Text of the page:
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A daily record of what I'm thinking about what I'm reading

To read about movies and TV shows I'm watching, visit my other blog: Elliot's Watching

Thursday, June 11, 2015

A family destroyed (and maybe saved?) by a tragedy: Family Life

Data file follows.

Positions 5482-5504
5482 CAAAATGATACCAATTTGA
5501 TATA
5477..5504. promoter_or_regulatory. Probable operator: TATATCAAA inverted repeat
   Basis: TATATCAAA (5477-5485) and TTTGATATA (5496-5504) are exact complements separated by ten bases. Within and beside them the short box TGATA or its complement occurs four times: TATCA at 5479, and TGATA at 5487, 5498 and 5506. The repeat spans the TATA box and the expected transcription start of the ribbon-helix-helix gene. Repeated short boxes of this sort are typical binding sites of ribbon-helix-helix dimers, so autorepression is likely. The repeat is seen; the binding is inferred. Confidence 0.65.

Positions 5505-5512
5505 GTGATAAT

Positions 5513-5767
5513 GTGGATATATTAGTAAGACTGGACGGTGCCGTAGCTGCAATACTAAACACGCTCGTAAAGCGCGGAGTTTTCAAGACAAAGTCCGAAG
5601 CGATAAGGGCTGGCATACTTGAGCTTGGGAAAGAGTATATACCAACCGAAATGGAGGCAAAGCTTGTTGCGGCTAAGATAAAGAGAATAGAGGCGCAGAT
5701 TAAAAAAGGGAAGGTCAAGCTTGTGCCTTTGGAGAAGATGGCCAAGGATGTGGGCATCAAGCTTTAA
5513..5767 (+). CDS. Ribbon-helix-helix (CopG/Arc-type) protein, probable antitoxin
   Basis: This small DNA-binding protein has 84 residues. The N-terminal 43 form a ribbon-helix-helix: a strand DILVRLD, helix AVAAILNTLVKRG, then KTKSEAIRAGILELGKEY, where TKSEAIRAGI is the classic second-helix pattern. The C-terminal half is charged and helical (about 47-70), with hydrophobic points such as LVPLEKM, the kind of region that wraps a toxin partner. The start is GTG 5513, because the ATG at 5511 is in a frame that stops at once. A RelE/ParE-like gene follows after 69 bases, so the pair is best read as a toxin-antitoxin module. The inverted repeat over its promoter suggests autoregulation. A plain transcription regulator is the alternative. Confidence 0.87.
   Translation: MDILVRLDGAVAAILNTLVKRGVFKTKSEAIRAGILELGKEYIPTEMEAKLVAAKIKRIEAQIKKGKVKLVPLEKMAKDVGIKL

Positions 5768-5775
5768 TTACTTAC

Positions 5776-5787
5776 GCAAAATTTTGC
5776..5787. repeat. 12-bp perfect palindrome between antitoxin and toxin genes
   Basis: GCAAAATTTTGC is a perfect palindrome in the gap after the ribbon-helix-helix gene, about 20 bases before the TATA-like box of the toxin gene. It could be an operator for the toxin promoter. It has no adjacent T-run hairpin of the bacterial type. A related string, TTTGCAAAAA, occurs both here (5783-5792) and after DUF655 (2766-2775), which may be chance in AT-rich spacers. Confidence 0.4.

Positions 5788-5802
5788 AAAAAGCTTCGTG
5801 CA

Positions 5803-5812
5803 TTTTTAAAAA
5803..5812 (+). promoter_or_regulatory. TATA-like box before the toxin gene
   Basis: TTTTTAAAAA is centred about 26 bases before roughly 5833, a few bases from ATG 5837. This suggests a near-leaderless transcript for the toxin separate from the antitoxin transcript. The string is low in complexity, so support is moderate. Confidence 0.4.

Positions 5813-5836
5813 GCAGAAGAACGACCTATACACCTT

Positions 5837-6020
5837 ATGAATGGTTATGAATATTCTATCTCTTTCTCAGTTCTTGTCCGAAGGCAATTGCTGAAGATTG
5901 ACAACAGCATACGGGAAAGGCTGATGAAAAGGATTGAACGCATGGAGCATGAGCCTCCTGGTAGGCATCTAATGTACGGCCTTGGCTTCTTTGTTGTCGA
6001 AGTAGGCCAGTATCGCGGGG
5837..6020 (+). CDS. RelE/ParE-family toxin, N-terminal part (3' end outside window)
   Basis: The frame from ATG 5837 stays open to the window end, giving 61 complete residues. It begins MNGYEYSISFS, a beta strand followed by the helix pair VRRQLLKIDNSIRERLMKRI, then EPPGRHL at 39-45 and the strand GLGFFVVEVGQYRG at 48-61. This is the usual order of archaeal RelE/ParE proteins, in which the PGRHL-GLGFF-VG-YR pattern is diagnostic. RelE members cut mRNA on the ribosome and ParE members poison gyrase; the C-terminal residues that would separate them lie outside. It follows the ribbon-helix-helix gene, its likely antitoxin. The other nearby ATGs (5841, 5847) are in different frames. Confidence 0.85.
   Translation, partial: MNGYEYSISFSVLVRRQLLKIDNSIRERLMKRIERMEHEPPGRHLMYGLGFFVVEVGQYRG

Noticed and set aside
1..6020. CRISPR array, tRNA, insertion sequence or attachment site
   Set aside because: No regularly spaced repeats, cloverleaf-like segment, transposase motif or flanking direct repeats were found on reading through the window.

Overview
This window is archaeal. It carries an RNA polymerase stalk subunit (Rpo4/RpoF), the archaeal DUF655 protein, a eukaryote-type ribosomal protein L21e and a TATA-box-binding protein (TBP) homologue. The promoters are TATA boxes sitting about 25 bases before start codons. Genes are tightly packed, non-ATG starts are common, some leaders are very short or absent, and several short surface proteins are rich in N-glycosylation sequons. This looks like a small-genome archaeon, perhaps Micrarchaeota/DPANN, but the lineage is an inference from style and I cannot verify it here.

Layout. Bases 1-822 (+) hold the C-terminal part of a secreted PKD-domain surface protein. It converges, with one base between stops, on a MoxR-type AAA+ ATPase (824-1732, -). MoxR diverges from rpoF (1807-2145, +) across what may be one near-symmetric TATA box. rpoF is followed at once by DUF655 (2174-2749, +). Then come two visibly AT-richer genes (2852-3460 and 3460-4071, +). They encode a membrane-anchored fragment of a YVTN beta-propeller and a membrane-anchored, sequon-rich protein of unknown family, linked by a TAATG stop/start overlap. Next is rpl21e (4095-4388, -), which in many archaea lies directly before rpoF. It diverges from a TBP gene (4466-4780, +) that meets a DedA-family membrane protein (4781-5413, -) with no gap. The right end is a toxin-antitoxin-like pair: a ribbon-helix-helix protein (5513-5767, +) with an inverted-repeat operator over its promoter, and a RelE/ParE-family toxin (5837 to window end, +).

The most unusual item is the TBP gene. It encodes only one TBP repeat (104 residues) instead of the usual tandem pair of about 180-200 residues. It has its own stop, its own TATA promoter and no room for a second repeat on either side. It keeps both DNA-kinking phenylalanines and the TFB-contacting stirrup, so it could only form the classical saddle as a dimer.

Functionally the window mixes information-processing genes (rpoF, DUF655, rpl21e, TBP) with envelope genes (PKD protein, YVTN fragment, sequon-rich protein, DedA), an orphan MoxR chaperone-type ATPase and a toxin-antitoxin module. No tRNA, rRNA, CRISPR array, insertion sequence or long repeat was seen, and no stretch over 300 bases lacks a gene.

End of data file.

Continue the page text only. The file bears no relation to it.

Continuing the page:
What makes Akhil Sharma's Family Life so sorrowful and so strange is the seemingly disparate ways in which a tragic accident - older son essentially brain dead and blind as a result of a swimming-pool accident - can both save and destroy a  family. As narrated by the now adult younger (10 to 12 years old) brother, we see the parents and the younger brother devote their entire lives (and savings) to the round-the-clock care of the older brother. W/ the insurance settlement they buy a modest NJ house and move the brother from a drab nursing home into a room of his own - fittingly the converted living room of the house - and it seems that the caretaking is an all-consuming obligation. In some ways, it brings the family together - some very sweet scenes as the younger brother gently teases older brother, calling him Fatso and Smelly and kidding that he must be getting up at night and raiding the refrig. The older brother cannot react in any way - but they're desperately trying to include him. Mother and son play a round of cards, dealing the older brother "in" and playfully cheating, stealing his cards, acting as if he's participating - as if he even knows what's happening. But this is by no means a sweet family story. As all this goes on, the younger brother hears the parents arguing about money - which is running out - and the father driven further into alcoholism - and the mother inviting various religious crackpots over to try their miracle cures (none seem to charge anything - they're all part of the culture of Indian immigrants in the NYC area - it's both comforting and smothering how the Indian community tries to help out this beleaguered family). All this Sharma tells in his crisp and shrewd narrative style, getting a surprising amount of humor out of the situation. Not sure if this novel will "go" anywhere, as the plot almost by definition is quite static - but it's an excellent portrait of a family in distress, at the mercy of fortune and fate.

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